Grange Park Opera
I adore Rusalka, for me one of the finest of all late romantic operas, coming as it does right at the nadir of the 19th century (it was finished in 1901). In places the affinity with Janacek's Jenufa (of 1904) is overwhelming, though the latter feels like a 20th century work in every way, whereas the former is without question a late flowering of the romantic era. The score is absolutely gorgeous throughout, something very special even by the standards of Dvorak, with orchestration of an art that conceals art. The peculiar luminosity and beauty of the prelude alone is extraordinary and provides the musical norm by which Dvorak continues.
But Rusalka is hard to bring off in performance, and many productions go wide of the mark and don't allow the piece to make it's full impact. Part of this I believe is due to the confusion that arises about how to categorise this opera: the music falls into two distinct styles throughout and is constantly switching between them. The first is the ultra-lyrical, serious and sad music that surrounds Rusalka and the Prince - this is as you'd expect from late romantic opera - rapture, heart break, passion (Eugene Onegin the clearest antecedent, with Wagner for orchestral sweep and erotics) though of course with Dvorak's instantly distinctive personality always recognisable. Behind it all, Smetana provides another important well spring.
The second style Dvorak utilises when dealing with virtually all the ancillary characters, and this one is far more connected to the folk music of his native Bohemia; the clearest ancestor is Humperdinck in Hansel and Gretel, and it's extension again back to Wagner. Humperdinck's peerless masterpiece manages to merge German folk song into a wholly Wagnerian orchestral fabric and is one of the greatest of all Wagnerian operas. Similarly in Rusalka, Dvorak's native folk music is given deluxe late romantic orchestral treatment, creating a spirited, folksy charm that marks a stark contrast to the music for central heroin's plight. This seems to vex many directors who struggle to assimilate both styles into one vision, the "serious-tragic" on the one hand and "spirited-folksy" on the other - each has it's own vocal style, it's own dramatic rhythm, mood and dramatic workings. As a result, Rusalka remains only on the fringes of the repertoire, revived with regularity, but often one leaves the theatre feeling that it's a better opera than the production has allowed.
The opening scene with the water nymphs for instance, so clearly borrowed from Scene 1 of Rheingold and Act 3 of Die Walkure, but then sculpted and folked to taste, beautiful and enchanting when sung well, here felt awkward in contrast to Rusalka's entry. Part of Dvorak's dramatic plan is this enormous contrast in mood and pace, but it didn't come off here. The production is slightly redolent of a school production with its simply painted sets (overhead projector onto flat boards?!), and crude simulacra of the pool and forest. It's not at all visually alluring, but at least the story is told clearly and effectively enough.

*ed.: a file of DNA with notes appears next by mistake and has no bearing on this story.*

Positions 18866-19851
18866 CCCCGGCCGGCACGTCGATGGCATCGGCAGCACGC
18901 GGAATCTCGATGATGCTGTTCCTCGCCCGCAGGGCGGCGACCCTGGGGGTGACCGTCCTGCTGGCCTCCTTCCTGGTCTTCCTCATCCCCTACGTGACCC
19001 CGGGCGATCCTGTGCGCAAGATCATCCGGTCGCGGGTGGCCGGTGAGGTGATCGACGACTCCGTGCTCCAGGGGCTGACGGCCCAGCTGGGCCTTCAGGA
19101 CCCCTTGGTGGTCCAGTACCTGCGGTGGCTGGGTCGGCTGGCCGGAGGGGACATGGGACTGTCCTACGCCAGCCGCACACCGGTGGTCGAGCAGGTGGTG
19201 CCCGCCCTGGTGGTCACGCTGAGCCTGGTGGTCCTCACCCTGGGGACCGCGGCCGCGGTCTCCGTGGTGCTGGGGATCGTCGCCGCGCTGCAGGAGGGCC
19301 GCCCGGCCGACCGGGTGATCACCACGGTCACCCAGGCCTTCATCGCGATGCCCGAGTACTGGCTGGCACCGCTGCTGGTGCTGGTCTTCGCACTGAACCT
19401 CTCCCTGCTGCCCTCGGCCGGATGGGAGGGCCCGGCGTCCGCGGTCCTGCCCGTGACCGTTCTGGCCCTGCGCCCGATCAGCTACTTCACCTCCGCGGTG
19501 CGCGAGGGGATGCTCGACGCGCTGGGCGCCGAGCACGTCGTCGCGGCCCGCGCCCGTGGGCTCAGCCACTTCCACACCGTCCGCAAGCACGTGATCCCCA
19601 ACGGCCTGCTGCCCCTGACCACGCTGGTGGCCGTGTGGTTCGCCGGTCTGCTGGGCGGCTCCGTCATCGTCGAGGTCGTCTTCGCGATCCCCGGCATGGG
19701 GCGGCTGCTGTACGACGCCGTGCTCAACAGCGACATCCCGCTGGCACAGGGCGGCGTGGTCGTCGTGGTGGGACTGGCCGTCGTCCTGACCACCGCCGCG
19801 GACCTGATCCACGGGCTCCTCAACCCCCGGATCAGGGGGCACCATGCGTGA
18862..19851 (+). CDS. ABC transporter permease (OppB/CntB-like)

Rusalka can be interpreted in lots of different ways - another reason that it is rather hard to stage - it's not at all obvious what to do with it. Part of the late 19th century's obsession with folk tales was what they might mean psychologically, what under the surface they really reflected about the situation and us. So whereas the story is relatively simple (effectively the Little Mermaid, but with a sad ending), the psychological and sexual undercurrents as well as comedic aspects add a very interesting zest and bouquet to proceedings. The psychological roller coaster was interestingly explored here I thought, mostly in lots of piquantly arresting details.
The march in the central act was depicted here as a pantomime banquet, though the guests get rather more raunchy than might be expected at a royal dinner. In the previous scene, during the Gamekeeper and Kitchen Hand's first exchange, two kitchen staff are seen gutting fish for the feast, and when Rusalka is late offered the fish we feel her revulsion and shudder with her. Anne Sophie-Duprels plays the part wonderfully, her unpassionate, innocent, coolly piscine youthfulness all brought across very well in a myriad of little details. Her hands are constantly held stiffly by her side, flapping gently in the air. During the pantomime she is wrapped in bridal gauze but we realise that for Rusalka it feels like a fishing net, choking and harrowing. Throughout, her legs show the still bloody suture that the witch inflicts on her when her mermaid tail is cut up to grant her wish, the barbarism and pointlessness of the action again making a very visceral impact, despite it's comedic overtones (The witch is wielding a huge cleaver). The idea of mirroring that this opera contains is nicely and subtly picked up in many ways - while Rusalka's new legs are always on show and she loses any sense of elegance, the other women wear fishtail like dresses and sweep across the stage. Rusalka has bright red hair, and so to does the Foreign Princess (so evil, she doesn't even have a name!), though in the latter case her tresses are permed and quaffed, in contrast to Rusalka naturally flowing locks, straight and sleek.